[00:13:22] I'm not sure if this is something that women and I don't even know if I can say all women, but women that I've interacted with in Chicago having this concern about being too muscular or too strong. I don't know if there's an aesthetic that Pilates gets tied to- I mean, it's the same aesthetic that like all exercise systems, I feel like- get tied to that this like really thin person.
[00:13:51] But the main idea that I'm getting at here is that Pilates can increase your strength. And there are ways that you can continue to increase your strength [00:14:00] as you do Pilates, whether it's changing the springs so that you have more or less load depending on the exercise, changing the speed at which you're executing the exercise, doing more repetitions of an exercise. All of those things are going to continue to ask your muscles to get stronger, to support you in those movements. But depending on you, depending on your goals, you might end up needing more than that. In which case, alternative forms of strength training might be a better fit.
[00:14:31] If you're really interested in strength training and what that can mean for you in your body, if you're looking to cross train, which is definitely awesome anyway, because no one form of exercise can check all the boxes for us. We know that. There's some really great accounts on Instagram that you can check out and I'll be linking them in the show notes. But I really recommend that you check out Nikki Naab Levy. [00:15:00] She is a Pilates teacher, but she's got this really cool adventure going on with kettlebells. And she's really an advocate for strength training. Adam McAtee Pilates and Fitness. Adam is also a Pilates teacher, but does a lot of really cool strength training stuff and is really an advocate for lifting heavy things. So if that's something you're interested in learning more about, he's a really great resource. And another Pilates teacher who I really love is Sabrina the Fitness Witch. And she's a Pilates teacher, but also crushing it in the gym as well, strength training style, or I should say weight training style as well. And she's also a really great source of inspiration. And so I will link to all of those super cool people in the show notes. And I will tag about them on Instagram if you're following the podcast on Instagram. [00:16:00] Those are all cool things.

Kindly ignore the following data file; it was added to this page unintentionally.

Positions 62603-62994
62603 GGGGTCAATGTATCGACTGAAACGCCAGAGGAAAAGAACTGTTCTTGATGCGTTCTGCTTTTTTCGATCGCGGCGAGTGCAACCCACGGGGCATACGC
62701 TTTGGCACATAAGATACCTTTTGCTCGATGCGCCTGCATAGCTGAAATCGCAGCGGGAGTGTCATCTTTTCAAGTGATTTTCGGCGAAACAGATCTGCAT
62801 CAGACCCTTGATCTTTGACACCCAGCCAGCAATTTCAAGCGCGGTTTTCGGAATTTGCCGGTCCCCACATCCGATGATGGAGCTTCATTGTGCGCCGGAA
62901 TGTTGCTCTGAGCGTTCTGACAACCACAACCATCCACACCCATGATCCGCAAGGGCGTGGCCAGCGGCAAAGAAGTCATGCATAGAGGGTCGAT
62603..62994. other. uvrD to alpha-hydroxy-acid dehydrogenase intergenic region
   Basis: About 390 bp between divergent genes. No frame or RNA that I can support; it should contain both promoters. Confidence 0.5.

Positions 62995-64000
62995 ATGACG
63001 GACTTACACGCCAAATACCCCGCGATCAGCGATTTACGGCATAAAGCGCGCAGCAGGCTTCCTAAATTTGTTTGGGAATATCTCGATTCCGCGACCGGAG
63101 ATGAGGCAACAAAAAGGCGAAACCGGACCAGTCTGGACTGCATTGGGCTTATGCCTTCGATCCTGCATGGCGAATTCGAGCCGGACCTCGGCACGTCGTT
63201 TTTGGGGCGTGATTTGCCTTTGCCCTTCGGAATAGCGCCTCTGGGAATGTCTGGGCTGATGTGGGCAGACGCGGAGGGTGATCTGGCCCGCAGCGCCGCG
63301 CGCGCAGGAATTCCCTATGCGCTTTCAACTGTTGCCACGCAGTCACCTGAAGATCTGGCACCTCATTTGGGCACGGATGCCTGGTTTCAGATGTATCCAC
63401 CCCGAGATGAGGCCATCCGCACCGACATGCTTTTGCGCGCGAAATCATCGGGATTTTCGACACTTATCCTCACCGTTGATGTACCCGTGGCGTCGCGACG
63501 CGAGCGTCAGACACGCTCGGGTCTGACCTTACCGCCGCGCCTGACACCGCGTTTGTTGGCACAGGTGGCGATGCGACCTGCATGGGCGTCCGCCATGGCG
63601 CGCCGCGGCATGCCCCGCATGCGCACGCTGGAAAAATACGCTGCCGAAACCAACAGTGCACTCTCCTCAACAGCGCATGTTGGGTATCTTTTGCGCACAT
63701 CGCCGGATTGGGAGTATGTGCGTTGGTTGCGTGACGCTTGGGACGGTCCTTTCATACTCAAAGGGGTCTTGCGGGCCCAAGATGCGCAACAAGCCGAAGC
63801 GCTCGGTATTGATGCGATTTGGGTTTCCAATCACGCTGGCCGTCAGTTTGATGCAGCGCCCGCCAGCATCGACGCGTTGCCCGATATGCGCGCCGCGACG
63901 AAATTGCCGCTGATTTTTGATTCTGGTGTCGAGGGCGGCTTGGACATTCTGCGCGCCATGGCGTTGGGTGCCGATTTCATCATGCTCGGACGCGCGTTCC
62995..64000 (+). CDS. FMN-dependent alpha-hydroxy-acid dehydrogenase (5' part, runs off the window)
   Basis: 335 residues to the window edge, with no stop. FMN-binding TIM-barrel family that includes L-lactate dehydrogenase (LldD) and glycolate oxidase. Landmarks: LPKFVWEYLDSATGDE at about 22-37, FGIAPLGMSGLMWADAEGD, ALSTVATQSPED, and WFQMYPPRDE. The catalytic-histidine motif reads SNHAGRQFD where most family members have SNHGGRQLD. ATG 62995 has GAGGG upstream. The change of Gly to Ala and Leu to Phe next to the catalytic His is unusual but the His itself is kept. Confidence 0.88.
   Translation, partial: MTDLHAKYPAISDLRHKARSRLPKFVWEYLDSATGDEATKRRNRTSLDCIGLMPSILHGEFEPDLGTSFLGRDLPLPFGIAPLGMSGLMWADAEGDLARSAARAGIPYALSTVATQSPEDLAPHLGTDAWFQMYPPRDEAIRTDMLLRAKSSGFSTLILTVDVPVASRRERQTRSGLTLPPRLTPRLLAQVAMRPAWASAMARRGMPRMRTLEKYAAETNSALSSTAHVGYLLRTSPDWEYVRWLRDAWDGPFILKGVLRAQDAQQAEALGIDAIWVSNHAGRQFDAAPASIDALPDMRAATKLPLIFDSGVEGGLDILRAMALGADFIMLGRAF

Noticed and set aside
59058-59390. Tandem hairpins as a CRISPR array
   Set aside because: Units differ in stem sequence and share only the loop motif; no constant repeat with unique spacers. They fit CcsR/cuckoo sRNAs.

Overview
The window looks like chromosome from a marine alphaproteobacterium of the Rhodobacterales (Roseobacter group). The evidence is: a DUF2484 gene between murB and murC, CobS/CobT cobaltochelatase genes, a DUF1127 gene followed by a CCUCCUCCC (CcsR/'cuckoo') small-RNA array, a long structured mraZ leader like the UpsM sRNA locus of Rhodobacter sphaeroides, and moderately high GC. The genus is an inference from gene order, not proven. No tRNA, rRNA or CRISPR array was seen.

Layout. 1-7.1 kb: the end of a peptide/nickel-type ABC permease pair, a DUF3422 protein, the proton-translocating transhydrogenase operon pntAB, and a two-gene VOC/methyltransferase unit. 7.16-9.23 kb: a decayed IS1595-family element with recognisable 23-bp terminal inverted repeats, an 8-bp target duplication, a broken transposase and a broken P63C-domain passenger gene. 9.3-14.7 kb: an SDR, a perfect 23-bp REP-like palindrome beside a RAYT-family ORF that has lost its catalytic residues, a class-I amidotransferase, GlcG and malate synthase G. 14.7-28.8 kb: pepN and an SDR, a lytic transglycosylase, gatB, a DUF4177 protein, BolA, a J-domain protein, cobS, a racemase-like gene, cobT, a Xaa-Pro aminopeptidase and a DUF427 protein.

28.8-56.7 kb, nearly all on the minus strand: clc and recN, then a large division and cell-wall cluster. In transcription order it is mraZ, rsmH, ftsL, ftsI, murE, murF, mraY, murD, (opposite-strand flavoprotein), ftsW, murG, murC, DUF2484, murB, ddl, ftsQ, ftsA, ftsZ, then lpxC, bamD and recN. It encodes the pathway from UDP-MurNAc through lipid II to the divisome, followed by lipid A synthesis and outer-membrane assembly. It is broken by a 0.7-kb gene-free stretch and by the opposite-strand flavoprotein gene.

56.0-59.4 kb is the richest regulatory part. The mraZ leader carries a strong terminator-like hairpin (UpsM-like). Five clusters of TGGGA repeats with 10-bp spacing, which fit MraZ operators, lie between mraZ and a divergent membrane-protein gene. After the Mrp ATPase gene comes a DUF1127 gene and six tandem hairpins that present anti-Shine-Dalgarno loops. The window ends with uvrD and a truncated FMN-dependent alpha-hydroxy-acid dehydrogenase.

[00:16:02] Really big thank you to all my supporters on Buy Me A Coffee. I appreciate your support. I appreciate your questions and your comments and your messages of support on that Buy Me A Coffee page as well. Huge shout out to Linda for contributing some coffees to the project. I appreciate that. Thank you so, so much. I hope you have a great couple of weeks and I'll talk to you again soon.
[00:16:36] Thanks for tuning in to this week's episode of Pilates Students' Manual, a podcast helping you get the most out of your Pilates classes. Be sure to check out the podcast Instagram at @pilatesstudentsmanual and subscribe wherever you're listening. Interested in teaching Pilates too? Check out Pilates Teachers' Manual, available everywhere you listen to podcasts.
[00:16:59] I [00:17:00] hope to see you next episode. Until next time.